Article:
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I retired in February and received my first Social Security check, $1,102.00, on the second Wednesday of the month for 9 months. I will earn around $10,000 this year.

2018-01-14T15:35:11+00:00

Q. I retired in February and received my first Social Security check, $1,102.00, on the second Wednesday of the month for 9 months. I will earn around $10,000 this year. I am receiving around $18,000 a year from my two pensions checks. I am confused with the 50% of every dollar I make after the limit? What dollar amount would that be. If I must return 50% back to Social Security over the limit; will I ever get this 50% back at full retirement age? I have been offered a position making around $18,000 a year, but if I have to give back $4000 to Social Security it would mean I am only making $7.00 a hour? Could I stop my Social Security payments for a quarter of the year? I would greatly appreciate your answers and advice on my situation and what would the smartest approach would be to this situation?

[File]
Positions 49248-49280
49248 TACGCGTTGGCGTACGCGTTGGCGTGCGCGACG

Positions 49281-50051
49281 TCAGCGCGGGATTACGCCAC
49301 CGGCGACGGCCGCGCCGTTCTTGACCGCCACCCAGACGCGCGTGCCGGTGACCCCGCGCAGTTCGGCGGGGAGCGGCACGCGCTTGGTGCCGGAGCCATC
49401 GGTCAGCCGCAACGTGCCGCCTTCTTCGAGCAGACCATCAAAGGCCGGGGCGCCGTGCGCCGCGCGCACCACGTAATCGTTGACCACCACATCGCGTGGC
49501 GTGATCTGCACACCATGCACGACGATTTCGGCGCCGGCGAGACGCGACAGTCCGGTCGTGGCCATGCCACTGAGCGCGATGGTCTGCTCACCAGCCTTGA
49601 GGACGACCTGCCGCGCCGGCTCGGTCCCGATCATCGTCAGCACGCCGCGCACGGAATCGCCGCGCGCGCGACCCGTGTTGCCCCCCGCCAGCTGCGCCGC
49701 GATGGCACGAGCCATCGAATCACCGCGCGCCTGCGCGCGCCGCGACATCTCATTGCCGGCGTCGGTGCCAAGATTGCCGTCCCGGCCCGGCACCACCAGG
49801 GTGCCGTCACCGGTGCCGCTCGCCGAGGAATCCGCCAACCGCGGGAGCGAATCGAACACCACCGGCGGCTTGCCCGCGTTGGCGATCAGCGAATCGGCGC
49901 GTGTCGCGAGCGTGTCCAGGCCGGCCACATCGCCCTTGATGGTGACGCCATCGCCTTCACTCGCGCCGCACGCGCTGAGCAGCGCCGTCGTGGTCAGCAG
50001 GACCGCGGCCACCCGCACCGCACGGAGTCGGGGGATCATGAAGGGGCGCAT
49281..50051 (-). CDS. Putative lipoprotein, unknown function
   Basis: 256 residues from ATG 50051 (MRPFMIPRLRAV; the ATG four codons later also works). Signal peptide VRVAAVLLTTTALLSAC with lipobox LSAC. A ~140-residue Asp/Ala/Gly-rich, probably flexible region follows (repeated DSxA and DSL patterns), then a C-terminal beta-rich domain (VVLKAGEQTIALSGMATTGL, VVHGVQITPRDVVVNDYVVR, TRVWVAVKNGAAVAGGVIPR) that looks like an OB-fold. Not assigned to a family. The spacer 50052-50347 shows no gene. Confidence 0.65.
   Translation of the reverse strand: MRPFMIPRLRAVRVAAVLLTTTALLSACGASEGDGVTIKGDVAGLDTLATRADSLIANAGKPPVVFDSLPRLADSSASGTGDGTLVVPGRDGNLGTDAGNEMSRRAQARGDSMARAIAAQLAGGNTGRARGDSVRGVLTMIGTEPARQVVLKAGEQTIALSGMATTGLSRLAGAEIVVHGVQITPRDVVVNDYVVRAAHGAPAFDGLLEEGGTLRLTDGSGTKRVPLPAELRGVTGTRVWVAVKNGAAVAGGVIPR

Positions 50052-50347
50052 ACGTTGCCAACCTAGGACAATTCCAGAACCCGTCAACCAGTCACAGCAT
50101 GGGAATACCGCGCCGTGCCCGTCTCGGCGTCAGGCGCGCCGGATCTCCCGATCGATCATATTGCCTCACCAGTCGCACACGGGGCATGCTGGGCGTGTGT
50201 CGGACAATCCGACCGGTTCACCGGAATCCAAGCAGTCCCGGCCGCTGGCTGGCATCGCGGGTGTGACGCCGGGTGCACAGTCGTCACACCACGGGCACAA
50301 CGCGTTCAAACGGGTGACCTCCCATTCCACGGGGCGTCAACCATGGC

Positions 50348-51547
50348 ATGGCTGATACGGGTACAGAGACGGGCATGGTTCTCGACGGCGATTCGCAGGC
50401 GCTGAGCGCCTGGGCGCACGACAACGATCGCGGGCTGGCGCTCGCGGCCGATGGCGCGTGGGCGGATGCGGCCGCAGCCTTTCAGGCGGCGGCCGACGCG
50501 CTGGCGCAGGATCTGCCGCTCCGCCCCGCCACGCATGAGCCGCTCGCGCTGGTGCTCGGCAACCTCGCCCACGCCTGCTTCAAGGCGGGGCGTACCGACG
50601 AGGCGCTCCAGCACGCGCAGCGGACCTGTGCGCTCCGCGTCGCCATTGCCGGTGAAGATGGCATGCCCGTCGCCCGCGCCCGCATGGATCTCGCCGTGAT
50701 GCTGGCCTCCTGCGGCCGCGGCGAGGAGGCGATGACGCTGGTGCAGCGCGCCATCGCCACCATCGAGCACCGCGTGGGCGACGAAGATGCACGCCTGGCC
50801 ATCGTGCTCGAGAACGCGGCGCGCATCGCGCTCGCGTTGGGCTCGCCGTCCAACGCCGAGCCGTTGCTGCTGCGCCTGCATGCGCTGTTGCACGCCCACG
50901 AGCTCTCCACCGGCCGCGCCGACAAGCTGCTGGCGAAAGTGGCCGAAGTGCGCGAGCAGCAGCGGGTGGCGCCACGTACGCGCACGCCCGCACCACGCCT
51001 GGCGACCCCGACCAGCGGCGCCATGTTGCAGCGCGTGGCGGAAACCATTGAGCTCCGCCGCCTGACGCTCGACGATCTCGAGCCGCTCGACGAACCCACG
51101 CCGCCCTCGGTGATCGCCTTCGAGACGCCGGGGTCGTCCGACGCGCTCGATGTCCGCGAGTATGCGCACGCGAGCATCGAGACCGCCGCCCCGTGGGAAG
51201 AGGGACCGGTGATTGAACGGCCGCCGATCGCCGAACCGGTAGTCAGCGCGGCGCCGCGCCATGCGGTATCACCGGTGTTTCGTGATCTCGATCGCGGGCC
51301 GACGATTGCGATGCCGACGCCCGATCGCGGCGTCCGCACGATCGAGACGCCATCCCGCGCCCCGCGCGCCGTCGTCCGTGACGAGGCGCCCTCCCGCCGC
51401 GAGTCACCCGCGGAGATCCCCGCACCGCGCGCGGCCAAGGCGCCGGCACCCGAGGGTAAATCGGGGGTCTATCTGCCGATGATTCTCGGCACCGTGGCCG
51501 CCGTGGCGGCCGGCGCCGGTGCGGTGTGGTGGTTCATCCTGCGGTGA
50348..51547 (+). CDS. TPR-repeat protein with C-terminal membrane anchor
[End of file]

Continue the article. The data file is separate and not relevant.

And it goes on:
A. Only earnings from employment or self-employment count against the annual Social Security earnings limitation. Pension benefits are not earnings and therefore do not count.

In 2013 the earnings limitation for persons less than full retirement age is $14,160. For every $2 in earnings over the limit, the Social Security Administration must withhold $1 in benefits. If you do not earn over the annual limit, you are entitled to a benefit for every month. If you increase your earnings for the balance of this year, the Social Security Administration will recover any overpayment next year. For example, if you earn $1,000 over the limit this year, $500 would be withheld from next year’s benefits. If you wish to avoid any possible overpayment, you may call the Social Security Administration and ask that your benefits be temporarily suspended. You can restart them at any time with another call to Social Security.

Each year’s earnings limit is announced in mid-October. Should you think that your earnings for the coming year will exceed that limit, you can provide the Social Security Administration your best estimate of anticipated earnings for the following year. The Social Security Administration will determine how many months of benefits you would still be entitled to receive. Your benefits will cease as of January and begin again in the month they are due. The same procedure would be followed in each succeeding year. Effective with the month you reach full retirement age, your benefit will be recalculated to remove the early retirement reduction for any month an early retirement benefit was not paid. All future checks will increase.